1 vs. 1 | 5-5, .500 | Average point spread: +6.0 ppg
About one in five tournaments features two heavyweight top seeds going toe to toe. Since it happened in 2008 with Kansas/Memphis and the year before with Florida/Ohio State, the law of averages says it won't happen for a few seasons. Which statistic points to the top-seeded victor? Pre-tourney winning streak. In every instance but one, the team that had the shorter streak going into the tourney prevailed. That one exception was 2008, when both Memphis and Kansas came to the dance with seven consecutive wins. So when in doubt, pick the team with the better frontcourt; the deeper you go in the dance, the more that big men make a difference.
1 vs. 2 | 5-1, .833 | Higher seed scoring margin: +6.7 ppg
Strange that seeding should have such an impact between two close seeds in the finals. Top seeds treat two seeds like one of those lowly seeds they face in the early rounds, beating them 83 percent of the time. The only two seed to buck the trend was Louisville, which beat Duke in the 1986 championship game. Actually, the more reliable performance indicators in this matchup are coaching experience and scoring margin. Teams with coaches who haven't been to the Elite Eight in a previous year are 0-2. In the remaining four matchups, the team with the higher scoring margin has always prevailed ... like last year, when the Tar Heels (17.4 ppg margin) beat the Spartans (9.0 ppg margin).
Matchup history: North Carolina (1) over Michigan State (2), 2009. Duke (1) over Arizona (2), 2001. UCLA (1) over Arkansas (2), 1995. Arkansas (1) over Duke (2), 1994. Indiana (1) over Syracuse (2), 1987. Louisville (2) over Duke (1), 1986.
1 vs. 3 | 1-0, 1.000 | Higher seed scoring margin: +30.0 ppg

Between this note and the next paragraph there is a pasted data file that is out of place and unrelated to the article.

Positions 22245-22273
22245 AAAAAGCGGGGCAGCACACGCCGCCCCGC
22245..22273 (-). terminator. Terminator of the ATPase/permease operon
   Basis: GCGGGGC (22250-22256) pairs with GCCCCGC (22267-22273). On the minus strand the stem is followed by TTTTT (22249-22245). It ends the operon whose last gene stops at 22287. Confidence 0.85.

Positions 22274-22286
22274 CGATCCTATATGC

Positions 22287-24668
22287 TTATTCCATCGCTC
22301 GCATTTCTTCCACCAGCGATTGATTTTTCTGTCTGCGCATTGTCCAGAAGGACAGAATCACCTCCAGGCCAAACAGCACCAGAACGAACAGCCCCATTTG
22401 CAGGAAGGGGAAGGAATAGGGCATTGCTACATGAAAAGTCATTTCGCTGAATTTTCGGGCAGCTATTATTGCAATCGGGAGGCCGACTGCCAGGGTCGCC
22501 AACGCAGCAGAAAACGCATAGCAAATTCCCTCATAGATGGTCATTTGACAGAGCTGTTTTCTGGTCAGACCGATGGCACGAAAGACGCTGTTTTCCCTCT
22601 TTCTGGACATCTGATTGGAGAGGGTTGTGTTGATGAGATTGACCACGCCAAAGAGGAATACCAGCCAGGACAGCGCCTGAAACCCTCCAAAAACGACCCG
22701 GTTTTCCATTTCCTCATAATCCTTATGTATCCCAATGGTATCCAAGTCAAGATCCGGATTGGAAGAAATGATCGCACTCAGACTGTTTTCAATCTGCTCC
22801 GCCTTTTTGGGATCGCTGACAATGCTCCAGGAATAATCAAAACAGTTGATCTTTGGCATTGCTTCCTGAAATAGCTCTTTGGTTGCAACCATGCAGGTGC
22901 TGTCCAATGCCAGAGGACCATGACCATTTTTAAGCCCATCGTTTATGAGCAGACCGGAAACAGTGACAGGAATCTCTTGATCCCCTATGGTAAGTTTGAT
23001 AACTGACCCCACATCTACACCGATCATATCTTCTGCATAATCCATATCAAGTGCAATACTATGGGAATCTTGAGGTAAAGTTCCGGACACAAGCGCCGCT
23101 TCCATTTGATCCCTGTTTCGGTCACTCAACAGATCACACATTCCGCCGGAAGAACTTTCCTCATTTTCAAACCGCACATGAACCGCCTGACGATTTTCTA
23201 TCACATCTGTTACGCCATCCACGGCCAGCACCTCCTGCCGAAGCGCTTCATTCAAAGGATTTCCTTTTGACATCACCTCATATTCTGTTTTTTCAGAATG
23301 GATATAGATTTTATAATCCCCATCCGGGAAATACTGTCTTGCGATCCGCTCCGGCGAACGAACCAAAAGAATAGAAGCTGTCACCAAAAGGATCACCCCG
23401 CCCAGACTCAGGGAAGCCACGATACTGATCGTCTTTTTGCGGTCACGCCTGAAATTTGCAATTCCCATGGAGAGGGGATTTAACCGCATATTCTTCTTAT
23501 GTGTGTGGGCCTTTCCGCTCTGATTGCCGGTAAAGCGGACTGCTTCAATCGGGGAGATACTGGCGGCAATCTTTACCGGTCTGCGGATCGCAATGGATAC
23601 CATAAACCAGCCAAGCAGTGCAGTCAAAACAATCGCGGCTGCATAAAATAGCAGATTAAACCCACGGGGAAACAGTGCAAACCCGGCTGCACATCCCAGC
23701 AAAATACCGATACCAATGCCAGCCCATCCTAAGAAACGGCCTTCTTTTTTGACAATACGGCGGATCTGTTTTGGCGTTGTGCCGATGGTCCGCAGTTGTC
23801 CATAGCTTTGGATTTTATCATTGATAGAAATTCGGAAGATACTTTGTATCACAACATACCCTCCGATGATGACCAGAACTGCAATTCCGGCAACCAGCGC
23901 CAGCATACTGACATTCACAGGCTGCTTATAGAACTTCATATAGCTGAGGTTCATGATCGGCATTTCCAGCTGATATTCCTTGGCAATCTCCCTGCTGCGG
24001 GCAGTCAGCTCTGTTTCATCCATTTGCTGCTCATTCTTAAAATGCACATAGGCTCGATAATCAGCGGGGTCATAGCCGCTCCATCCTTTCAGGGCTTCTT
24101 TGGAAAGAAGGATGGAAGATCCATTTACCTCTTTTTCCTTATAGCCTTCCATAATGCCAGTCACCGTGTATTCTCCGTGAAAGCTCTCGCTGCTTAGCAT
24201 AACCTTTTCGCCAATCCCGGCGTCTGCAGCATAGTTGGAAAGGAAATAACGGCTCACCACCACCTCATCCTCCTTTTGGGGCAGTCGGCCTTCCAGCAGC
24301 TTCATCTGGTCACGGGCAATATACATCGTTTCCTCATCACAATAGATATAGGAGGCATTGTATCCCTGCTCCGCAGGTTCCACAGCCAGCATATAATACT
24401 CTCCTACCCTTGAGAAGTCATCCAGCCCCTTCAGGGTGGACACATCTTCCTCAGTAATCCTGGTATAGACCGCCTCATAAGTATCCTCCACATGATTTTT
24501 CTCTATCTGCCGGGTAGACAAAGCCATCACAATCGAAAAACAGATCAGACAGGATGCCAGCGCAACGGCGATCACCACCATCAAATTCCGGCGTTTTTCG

You'd think a 1 vs. 3 championship game would've happened more than once. For Duke fans, once might be enough, considering how soundly UNLV throttled the Blue Devils 103-73 in the 1990 finals. The Blue Devils would get their revenge the following year, when they ruined UNLV's perfect season in the 1991 semifinals.
1 vs. 4 | 1-1, .500 | Higher seed scoring margin: +2.0 ppg
The two 1 vs. 4 championship games happened in successive years -- and they both involved top-seeded Kentucky. In 1996, Kentucky took care of Syracuse, but the following year, the Wildcats were upset in overtime by fourth-seeded Arizona.
1 vs. 5 | 2-0, 1.000 | Higher seed scoring margin: +9.5 ppg
The two 1 vs. 5 finals matchups came two years apart. Michigan State beat Florida in 2000, and Maryland handled Indiana in 2002.
1 vs. 6 | 1-1, .500 | Higher seed scoring margin: +3.0 ppg
If it weren't for Villanova's upset of Georgetown in 1985, Kansas could lay claim to springing the biggest championship upset of the modern tourney era. The Jayhawks beat top seed Oklahoma in 1988. Four years later, Michigan's Fab Five tried to duplicate the feat but was thumped by Duke.
1 vs. 8 | 0-1, .000 | Higher seed scoring margin: -2.0 ppg
In the first year of the modern tourney era, the championship game saw its most unlikely matchup -- and most surprising outcome. Eighth-seeded upstart Villanova toppled overwhelming favorite Georgetown 66-64, playing a near flawless game that included 90 percent shooting in the second half.
2 vs. 3 | 3-2, .600 | Higher seed scoring margin: +1.2 ppg
Florida's 2006 win over second-seeded UCLA tightened this matchup, which, along with 1 vs. 2 final games, is the most popular championship seed pairing. The first three seed to beat a two seed in the finals was Syracuse, which knocked off Kansas in 2003. (Syracuse also holds the distinction of being one of only two champions that hadn't gone to the previous year's tourney; the other was Louisville in 1986.) The key to this matchup is scoring balance. The squad with the smallest percentage gap between its frontcourt and backcourt scoring has won all five games.
Matchup history: Florida (3) over UCLA (2), 2006. Connecticut (2) over Georgia Tech (3), 2004. Syracuse (3) over Kansas (2), 2003. Kentucky (2) over Utah (3), 1998. Duke (2) over Kansas (3), 1991.
3 vs. 3 | 1-1, .500 | Average point spread: +1.0 ppg
The only other like-seeded finals matchup of the 64-team era besides the five 1 vs. 1 games saw Michigan squeak by Seton Hall in overtime in 1989.
Peter Tiernan has been using stats to analyze March Madness for 20 years. His insights into the NCAA basketball tournament can help you build a better bracket. E-mail him at email@example.com or visit bracketscience.com.